Cat Introductions and Avoiding Conflicts

So you’re bringing home a new cat as a companion to the cat you have now. While that sounds great for you, it may not be so great for your current cat. When introducing a second cat, be patient; the introduction must be gradual. Following the initial introduction, it can take months or even years for some cats to develop bonds with other cats. Although some cats certainly become close friends, others never do.

It’s difficult to predict whether or not any two individual cats will get along. There are no reliable guides for deciding the best matches among cats. Some cats are very social and enjoy living with other cats, while others prefer solitary lives. The individual personalities of the cats are more important than any other factor, such as sex, age or size.

Manage Introductions:

First impressions are important; a bad initial introduction could set the stage for the future relationship. For this reason, it’s best to separate your resident cat from your new cat when first bringing her home.
– At first, your two cats should be able to smell and hear – but not see or touch – each other. Your new cat should be in a comfortable acclimation room. Separate your cats in different with separate beds, bowls and litter boxes. This way they can hear and smell each other, but don’t have to interact.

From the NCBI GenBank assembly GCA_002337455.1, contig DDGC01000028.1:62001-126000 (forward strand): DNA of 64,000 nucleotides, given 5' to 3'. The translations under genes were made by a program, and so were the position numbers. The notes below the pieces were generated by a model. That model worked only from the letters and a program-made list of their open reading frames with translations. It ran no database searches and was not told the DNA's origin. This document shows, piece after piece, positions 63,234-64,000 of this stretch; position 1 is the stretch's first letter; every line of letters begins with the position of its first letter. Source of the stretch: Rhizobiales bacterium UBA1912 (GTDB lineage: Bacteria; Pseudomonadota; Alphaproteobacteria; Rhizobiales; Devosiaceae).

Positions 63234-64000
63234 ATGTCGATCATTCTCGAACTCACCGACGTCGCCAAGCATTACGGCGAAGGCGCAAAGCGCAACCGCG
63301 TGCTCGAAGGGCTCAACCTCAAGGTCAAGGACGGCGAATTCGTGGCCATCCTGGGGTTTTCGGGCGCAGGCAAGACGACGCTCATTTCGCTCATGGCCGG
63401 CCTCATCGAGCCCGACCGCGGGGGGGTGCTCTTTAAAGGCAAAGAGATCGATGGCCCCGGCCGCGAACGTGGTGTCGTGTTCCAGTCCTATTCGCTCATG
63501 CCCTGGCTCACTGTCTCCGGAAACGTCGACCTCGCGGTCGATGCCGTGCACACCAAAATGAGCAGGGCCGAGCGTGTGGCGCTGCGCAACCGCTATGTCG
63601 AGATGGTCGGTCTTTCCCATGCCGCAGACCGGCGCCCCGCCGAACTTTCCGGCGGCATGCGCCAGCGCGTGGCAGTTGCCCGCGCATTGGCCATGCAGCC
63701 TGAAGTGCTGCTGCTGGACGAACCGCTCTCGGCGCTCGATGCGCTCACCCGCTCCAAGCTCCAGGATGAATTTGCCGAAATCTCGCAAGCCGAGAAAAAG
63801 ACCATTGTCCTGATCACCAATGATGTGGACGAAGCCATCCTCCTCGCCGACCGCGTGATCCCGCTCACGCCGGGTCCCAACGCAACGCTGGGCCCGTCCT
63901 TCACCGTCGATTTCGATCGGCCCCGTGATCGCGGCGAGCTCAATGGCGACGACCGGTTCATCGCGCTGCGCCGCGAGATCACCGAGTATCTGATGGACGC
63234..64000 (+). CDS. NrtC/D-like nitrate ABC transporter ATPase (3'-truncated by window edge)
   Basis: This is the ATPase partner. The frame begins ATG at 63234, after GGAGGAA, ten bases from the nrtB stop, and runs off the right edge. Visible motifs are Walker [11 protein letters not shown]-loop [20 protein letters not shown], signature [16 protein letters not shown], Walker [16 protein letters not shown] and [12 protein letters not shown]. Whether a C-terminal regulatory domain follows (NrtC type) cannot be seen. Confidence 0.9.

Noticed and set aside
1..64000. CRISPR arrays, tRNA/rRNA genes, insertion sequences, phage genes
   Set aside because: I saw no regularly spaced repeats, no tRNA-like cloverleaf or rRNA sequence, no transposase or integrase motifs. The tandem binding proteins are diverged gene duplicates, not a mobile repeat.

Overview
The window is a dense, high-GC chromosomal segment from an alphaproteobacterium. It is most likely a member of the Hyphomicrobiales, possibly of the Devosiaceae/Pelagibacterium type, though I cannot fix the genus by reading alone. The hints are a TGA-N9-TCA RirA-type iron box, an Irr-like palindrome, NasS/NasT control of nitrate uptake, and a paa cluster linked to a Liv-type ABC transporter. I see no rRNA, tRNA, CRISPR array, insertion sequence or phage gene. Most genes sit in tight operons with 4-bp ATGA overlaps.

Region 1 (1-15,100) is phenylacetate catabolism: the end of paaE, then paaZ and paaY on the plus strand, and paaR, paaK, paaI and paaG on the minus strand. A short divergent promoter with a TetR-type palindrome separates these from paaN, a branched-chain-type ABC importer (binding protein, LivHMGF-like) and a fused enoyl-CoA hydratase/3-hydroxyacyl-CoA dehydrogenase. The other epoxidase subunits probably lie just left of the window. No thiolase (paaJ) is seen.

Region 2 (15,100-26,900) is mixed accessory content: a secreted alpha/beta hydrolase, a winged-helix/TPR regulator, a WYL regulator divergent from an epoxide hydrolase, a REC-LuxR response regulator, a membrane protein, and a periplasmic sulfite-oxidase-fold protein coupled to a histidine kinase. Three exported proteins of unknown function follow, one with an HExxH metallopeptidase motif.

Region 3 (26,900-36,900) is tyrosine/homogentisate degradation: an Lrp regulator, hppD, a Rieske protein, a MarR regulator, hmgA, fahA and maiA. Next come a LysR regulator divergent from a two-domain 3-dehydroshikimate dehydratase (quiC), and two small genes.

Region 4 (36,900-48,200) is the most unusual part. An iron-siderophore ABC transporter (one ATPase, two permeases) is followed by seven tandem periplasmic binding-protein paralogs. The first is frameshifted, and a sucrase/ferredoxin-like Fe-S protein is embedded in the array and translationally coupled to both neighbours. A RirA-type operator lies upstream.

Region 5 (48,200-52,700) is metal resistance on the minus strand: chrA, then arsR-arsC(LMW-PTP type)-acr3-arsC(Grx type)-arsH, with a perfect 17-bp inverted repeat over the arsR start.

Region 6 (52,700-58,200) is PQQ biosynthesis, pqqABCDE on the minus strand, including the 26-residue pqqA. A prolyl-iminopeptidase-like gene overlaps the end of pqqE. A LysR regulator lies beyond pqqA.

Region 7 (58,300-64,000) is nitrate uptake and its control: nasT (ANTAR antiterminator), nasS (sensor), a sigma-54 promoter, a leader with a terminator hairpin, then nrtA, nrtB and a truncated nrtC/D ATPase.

– Place the cats’ food bowls on opposite sides of a closed door. This will encourage them to be close together while they’re doing something that makes them feel good. In addition to regular cat food, feed the cats extra-special treats near the door as well, like tiny pieces of tuna, salmon, cheese, chicken or liver
– Once your new cat has settled into his acclimation room, have the cats switch rooms so that they both experience some variation and get access to each other’s scents. This scent immersion is another way for them to meet through scent without having to meet face to face.
– After several days, if both of your cats appear relaxed, crack the door open one inch. If they remain calm, open the door a bit more, then a bit more. If the cats remain relaxed, they may be ready to spend time together. You may also use a baby gate to help facilitate the initial meeting.

These steps can also work if you have cats that previously got along with each other but no longer do.

Face-to-Face Interactions:

Now that your resident cat has grown accustomed to the new cat, it’s time for them to be together without a barrier. Supervise these initial face-to-face interactions carefully.

– It’s good to bring the cats together when they are likely to be calm, such as after a meal.
– Use positive reinforcement with treats, toys, and praise when the cats are in the same room and behaving.
– Start off slowly and gradually. As the cats become more familiar, allow them longer and longer periods of time together.
Never let the cats “fight it out.” Cats don’t resolve their issues through fighting, and the fighting usually just gets worse. Interrupt aggression with a loud clap of your hands, throwing a soft pillow, or spray from a water gun. If a fight does happen, do not attempt to step in.